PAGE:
In a world of smartphones and tablets, 4K monitors are far from the default means of watching YouTube, but the video service is making a big move to push the ultra high-def resolution.
Starting today, YouTube is bringing 4K support to its live streams and 360-degree videos - making it the first service to offer live video streaming at that resolution.
According to YouTube, the first demonstration of 4K live streaming on its site will be The Game Awards 2016, which airs tomorrow, December 1, at 9pm EST/6pm PST.
While YouTube has had a library of 4K resolution videos since 2010, what really grabs us is that if the company is successful, it will have captured a white whale of sorts.
In short: even in 2016, 4K is still a high-cost format, live or not.
4K monitors aren't exactly, on-demand services like Netflix have a whole process just to set up 4K episodes of Luke Cage, and 4K-ready gaming consoles like the PS4 Pro are still in their relative infancy.
As it currently stands, it takes an immense amount of computing power (and bandwidth) to stream eight million pixels per frame consistently across the globe - and that goes for both the streamer and the viewer.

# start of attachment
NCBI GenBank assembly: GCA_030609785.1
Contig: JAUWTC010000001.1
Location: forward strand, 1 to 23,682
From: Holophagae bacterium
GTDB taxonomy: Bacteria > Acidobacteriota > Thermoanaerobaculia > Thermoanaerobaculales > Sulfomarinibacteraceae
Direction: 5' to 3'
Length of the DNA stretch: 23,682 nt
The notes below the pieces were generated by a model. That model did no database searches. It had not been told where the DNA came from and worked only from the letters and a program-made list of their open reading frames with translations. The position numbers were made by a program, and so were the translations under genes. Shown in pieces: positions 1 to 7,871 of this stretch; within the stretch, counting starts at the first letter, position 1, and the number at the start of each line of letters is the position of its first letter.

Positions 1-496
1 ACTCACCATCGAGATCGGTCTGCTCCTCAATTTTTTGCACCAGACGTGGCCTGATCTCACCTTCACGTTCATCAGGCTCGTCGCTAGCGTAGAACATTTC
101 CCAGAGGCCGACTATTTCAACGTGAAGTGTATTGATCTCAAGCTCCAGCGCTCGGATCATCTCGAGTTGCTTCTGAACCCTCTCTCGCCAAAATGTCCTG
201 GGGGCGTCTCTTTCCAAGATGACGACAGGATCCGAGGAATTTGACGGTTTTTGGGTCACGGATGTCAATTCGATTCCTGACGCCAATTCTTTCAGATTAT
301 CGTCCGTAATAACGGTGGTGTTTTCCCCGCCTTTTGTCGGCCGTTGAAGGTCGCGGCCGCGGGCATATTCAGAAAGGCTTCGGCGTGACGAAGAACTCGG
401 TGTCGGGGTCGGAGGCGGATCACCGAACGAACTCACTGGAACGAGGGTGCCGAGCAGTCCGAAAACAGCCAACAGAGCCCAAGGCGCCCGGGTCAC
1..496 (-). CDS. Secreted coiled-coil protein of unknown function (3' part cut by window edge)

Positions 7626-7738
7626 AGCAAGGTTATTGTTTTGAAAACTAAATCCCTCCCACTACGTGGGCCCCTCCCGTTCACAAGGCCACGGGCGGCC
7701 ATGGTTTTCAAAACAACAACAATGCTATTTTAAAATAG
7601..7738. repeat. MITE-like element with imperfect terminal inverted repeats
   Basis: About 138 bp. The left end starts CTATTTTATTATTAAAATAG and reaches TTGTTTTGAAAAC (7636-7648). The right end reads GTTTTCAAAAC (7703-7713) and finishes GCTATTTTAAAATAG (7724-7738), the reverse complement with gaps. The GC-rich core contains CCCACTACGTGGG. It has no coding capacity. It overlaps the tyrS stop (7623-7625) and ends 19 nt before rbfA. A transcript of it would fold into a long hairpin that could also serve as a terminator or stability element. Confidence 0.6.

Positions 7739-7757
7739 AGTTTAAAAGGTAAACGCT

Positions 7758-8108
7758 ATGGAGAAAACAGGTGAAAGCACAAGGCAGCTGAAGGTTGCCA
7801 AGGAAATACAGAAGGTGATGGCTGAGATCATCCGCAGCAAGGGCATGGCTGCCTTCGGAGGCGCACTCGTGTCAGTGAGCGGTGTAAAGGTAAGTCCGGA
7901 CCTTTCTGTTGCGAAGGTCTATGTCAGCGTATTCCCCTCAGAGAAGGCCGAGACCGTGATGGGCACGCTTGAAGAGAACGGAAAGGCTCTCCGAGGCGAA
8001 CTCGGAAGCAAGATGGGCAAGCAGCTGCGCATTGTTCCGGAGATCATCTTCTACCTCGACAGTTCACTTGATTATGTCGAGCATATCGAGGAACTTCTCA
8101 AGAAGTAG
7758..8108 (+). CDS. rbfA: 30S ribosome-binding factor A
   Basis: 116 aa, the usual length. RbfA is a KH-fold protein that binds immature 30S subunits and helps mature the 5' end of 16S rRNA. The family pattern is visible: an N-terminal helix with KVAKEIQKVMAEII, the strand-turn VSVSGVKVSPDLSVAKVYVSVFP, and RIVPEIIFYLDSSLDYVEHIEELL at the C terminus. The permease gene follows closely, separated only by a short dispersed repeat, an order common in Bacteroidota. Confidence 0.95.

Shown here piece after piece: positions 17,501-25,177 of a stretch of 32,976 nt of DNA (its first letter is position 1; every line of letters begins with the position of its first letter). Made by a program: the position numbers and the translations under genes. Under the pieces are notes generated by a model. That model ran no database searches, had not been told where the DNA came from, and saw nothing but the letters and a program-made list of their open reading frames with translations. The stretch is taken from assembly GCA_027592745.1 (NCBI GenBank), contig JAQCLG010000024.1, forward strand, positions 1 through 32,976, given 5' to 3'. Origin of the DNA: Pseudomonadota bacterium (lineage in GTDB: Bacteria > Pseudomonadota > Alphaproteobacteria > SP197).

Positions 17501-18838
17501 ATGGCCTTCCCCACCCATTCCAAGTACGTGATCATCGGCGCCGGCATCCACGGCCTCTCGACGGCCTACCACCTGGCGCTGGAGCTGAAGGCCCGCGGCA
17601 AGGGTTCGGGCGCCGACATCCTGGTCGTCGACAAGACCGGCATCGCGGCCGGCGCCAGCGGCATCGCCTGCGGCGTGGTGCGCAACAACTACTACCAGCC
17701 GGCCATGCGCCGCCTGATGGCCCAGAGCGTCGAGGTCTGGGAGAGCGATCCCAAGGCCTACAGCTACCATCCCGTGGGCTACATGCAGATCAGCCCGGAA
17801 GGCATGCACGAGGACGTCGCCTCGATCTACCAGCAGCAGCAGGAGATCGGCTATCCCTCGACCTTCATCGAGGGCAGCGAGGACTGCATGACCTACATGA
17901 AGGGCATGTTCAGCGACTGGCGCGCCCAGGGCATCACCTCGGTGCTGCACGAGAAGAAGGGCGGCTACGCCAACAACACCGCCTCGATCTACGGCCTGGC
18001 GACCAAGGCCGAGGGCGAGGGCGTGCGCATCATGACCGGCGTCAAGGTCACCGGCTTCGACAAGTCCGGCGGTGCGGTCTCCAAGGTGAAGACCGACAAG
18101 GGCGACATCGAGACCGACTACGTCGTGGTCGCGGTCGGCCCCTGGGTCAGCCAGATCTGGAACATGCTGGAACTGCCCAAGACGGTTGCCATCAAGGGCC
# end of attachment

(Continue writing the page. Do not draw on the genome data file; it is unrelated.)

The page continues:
That, combined with the fact that only so many people have a 4K-supported monitor to begin with, have led many to believe it'd be another couple of years before live 4K streaming would be feasible.
A well-funded production of a video game awards show may be able to pull it off, but the average Overwatch streamer or vlogging enthusiast may not have the equipment to justify scaling up to 4K.
That said, if YouTube is able to pull off 4K live streaming without a hitch, it could usher in a new era of immersive live events - not to mention put other streaming services like Twitch in a tight spot - so we'll be tuning in for sure.